Now, what is that? Deliberate hyperbole? Outrageous fear-mongering?  Complete ignorance? Nobody has suggested that “we’re all dead” even under the most extreme projections of climate change doom. My guess is that Joe knows nothing about climate change, and that he’s just pandering to the substantial climate change nut-case component of the increasingly hysterical Democratic base. But he could be so stupid that he really believes this.

In addition to the undeniable fact that this is exactly the kind of statement that the mainstream media  pillories Donald Trump for even when it’s clear  s clear can be that he’s exaggerating, Biden’s over-the-top rhetoric feeds the rising Democratic drift toward totalitarianism. If we’re all going to die, then a dictatorship can be justified as a last resort. Continue reading

The Democratic Party’s Unethical And Irrational Obsession With Diversity

There is mass outrage in the Democratic Party, we are told,  over the fact that Cory Booker and Deval Patrick won’t be on the debate stage in December’s candidate’s debate, and neither will former housing secretary Julián Castro, or Representative Tulsi Gabbard of Hawaii. True, Andrew Yang has qualified, but Asians don’t count as minorities to progressives, because they are so successful and don’t commit many crimes, heaven knows why.  That’s why Harvard can discriminate against them and get away with it. But I digress…

There’s just one reason Yang will be the only non-white candidate on the stage: the other minority candidates couldn’t justify their candidacy, even among the frightening weak competition of Joe Biden, Bernie Sanders, Elizabeth Warren, Tom Steyer, Pete Buttigieg, and Amy Klobuchar. Naturally, Democrats being Democrats and primed to blame any result they don’t like on racism, sexism or bias, this obvious example of democracy working the way it’s supposed to is being condemned.  Well, I should clarify that: It’s working the way I think it’s supposed to, the way the Founders thought it was supposed to, and pretty much the way everyone thought it was supposed to until progressives came up with the moonbat idea that results were only fair if they distributed benefits in strict accordance with demographic percentages, and were even better if they gave an edge to “historically disadvantaged minorities.”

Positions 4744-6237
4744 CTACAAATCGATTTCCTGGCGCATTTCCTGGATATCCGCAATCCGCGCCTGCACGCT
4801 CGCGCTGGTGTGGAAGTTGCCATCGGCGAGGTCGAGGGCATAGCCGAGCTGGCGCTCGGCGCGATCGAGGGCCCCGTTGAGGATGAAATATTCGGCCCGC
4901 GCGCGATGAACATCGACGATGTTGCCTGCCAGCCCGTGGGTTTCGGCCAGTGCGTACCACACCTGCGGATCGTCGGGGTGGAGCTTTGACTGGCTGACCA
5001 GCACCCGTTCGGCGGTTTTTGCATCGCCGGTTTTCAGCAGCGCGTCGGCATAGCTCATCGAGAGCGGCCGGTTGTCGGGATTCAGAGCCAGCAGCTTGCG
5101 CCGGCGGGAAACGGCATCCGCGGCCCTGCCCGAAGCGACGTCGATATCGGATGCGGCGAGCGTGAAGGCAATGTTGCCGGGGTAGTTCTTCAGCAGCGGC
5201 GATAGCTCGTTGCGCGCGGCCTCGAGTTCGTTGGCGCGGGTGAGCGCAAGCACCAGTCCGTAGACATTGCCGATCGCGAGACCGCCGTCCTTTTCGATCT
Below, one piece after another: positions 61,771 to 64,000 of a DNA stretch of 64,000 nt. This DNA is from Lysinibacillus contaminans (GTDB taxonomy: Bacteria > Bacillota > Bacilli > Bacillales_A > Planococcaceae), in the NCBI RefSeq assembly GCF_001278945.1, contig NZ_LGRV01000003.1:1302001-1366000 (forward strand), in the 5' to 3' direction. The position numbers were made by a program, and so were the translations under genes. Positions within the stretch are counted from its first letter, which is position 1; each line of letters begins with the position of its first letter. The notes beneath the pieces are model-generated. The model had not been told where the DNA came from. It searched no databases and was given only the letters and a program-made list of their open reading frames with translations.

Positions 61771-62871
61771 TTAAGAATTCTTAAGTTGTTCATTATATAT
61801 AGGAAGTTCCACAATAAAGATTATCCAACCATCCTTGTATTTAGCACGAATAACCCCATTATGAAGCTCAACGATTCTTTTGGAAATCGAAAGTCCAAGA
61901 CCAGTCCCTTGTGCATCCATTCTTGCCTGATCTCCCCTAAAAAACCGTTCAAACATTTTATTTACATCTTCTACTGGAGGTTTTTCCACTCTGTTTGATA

Thus, even though the process of deciding the winners in the slow motion musical chairs of the Democratic nomination game seems to rely on who the voters think is best qualified, that process is, according to moonbattism, bad, as in racist and unfair, if the process doesn’t yield sufficient numbers of contenders with the  right skin shades. The party really thinks like this, or at least significant numbers of the party to render the entire party untrustworthy.

I don’t understand how anyone can responsibly put a party in power that has adopted such an obviously destructive and non-democratic position.

“What message is that sending that we heralded the most diverse field in our history and now we’re seeing people like her dropping out of this campaign?” Senator Booker asked a crowd in Iowa. He darkly suggested that Kamala Harris left the race “not because Iowa voters had the voice. Voters did not determine her destiny,” but because bigotry was afoot.

The message being sent , Senator, was that lousy candidates like Kamala Harris (and you), who bungled every debate and who appear to have no leadership qualities at all, don’t appeal to voters seriously looking for a President rather than a symbol, like Bracak Obama. It is deeply self-serving for Booker to attribute Harris’s failure to racism, since he appeals to even fewer voters than she did, and is also, like her, wearing skin in the darker range.

The New York Times gasps, “The Democratic primary is facing a reckoning. In two weeks, Democrats will gather in Los Angeles for a debate that is likely to feature an entirely white roster. That is not, several candidates and prominent party members say, how the party that emphasizes diversity and fairness should want to represent itself.”